By Ven Ram, Bloomberg markets live cross-asset strategist
It’s not quite the message you would perhaps like to hear going into a Friday, but picture this: an adrenaline junkie who is bungee-jumping off Victoria Falls discovers halfway during the drop that they don’t have a cord attached to the hip. Stocks, warns legendary investor Jeremy Grantham, are headed for a similar destiny.
The S&P 500, he says, is headed for a plunge of 50%, taking it all the way down to 2500 — sorry about your spilled tea if you are reading this at breakfast! Grantham’s research is fascinating, yet straightforward and simple: stocks are caught in a super bubble, which he defines as a three-standard deviation move away from trend. For our bungee-jumping adventurist who has no time to calculate such arcana, that would be the equivalent of a nasty shock occurring less than once in 100 times during a jump.
Grantham goes on to say that super bubbles always fall back to trend, based on the five previous occasions it’s happened — citing the U.S. stock market before the Great Depression, then in 2000 and Japanese stocks in 1989; and two in real estate — the U.S. in 2006 and Japan in 1989.
MLIV has often pointed out that equity valuations are way too excessive, eclipsing even the dotcom bubble, so I would readily agree with Grantham. While, for instance, I see the possibility of the Nasdaq 100 and S&P 500 falling more, I find it hard to see a drop to 2500 on the latter. With global savings near a record and pension funds waiting to pounce on every correction, it’s hard to imagine a plunge of that magnitude in the absence of systemic shock (as happened with global financial crisis).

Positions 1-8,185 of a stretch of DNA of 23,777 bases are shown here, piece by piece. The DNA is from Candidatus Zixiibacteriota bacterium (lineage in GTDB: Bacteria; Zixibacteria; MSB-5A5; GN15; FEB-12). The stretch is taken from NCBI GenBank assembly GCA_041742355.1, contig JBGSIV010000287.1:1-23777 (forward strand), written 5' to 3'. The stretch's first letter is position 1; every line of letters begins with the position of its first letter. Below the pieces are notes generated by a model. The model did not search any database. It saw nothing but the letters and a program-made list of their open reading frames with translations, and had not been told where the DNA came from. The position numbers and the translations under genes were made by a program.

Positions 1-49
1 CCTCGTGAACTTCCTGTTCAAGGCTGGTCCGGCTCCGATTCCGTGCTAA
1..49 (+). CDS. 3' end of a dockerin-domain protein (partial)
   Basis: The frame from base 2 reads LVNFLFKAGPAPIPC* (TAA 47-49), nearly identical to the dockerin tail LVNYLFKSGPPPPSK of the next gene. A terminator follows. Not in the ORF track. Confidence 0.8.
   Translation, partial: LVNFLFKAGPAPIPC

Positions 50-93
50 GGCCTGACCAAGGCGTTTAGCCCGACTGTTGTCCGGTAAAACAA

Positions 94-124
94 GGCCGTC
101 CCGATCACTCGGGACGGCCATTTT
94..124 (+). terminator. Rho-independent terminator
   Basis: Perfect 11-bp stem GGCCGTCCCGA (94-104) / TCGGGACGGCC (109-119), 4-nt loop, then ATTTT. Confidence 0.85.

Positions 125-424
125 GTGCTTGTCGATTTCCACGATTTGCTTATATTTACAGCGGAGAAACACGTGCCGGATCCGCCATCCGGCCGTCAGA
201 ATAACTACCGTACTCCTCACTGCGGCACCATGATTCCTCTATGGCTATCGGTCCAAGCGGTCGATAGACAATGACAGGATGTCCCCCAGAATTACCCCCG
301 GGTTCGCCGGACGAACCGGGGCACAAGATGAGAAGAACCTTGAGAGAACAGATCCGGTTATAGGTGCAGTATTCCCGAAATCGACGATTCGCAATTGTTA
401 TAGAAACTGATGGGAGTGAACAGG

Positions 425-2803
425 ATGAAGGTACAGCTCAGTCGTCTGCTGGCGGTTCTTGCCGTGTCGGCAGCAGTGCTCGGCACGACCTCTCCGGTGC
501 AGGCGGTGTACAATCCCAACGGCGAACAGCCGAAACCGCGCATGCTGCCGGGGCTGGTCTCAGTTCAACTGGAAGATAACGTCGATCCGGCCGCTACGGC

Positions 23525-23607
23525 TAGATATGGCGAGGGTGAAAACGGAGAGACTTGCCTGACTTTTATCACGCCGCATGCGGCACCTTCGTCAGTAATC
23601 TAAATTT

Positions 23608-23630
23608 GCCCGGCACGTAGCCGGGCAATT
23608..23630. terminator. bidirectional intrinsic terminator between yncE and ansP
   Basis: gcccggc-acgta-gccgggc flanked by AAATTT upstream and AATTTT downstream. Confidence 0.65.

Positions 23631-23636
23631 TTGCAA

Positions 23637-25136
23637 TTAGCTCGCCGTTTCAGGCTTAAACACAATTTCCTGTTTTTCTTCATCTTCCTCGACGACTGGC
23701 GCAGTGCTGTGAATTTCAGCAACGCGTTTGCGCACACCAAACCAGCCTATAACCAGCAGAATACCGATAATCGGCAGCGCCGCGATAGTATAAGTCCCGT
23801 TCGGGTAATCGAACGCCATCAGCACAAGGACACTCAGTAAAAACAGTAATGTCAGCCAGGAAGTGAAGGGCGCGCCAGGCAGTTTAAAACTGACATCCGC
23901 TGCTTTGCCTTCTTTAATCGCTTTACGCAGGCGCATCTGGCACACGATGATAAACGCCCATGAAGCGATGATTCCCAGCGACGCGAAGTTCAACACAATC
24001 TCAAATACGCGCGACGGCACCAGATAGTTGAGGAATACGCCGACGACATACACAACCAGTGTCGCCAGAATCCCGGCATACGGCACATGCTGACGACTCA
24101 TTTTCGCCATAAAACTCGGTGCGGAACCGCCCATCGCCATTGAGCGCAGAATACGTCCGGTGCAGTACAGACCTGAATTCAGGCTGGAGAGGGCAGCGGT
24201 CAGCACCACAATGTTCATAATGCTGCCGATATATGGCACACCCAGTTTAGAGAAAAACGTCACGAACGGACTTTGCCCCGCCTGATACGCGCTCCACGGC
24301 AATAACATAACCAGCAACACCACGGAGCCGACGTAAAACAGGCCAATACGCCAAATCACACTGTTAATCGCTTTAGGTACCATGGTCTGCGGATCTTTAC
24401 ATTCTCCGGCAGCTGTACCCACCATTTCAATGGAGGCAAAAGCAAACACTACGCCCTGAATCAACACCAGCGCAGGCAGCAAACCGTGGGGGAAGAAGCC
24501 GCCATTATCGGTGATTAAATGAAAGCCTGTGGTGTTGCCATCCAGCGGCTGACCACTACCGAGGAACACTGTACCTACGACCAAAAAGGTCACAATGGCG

Let’s also not forget that the Federal Reserve and other global central banks are only ever willing to turn their lender of last resort status to become a buyer at first retort if the markets start feeling the pull of gravity too heavily (to be fair to Grantham, he does concede that to some extent). Just yesterday, we visited a scenario where a Fed official went on record to say that policy makers don’t want to surprise the markets.
In short, Grantham’s observations are indisputable. His conclusions, less so. That means our bungee jumper may, after all, get a reprieve — for the merchants of central bank will help put a net underneath.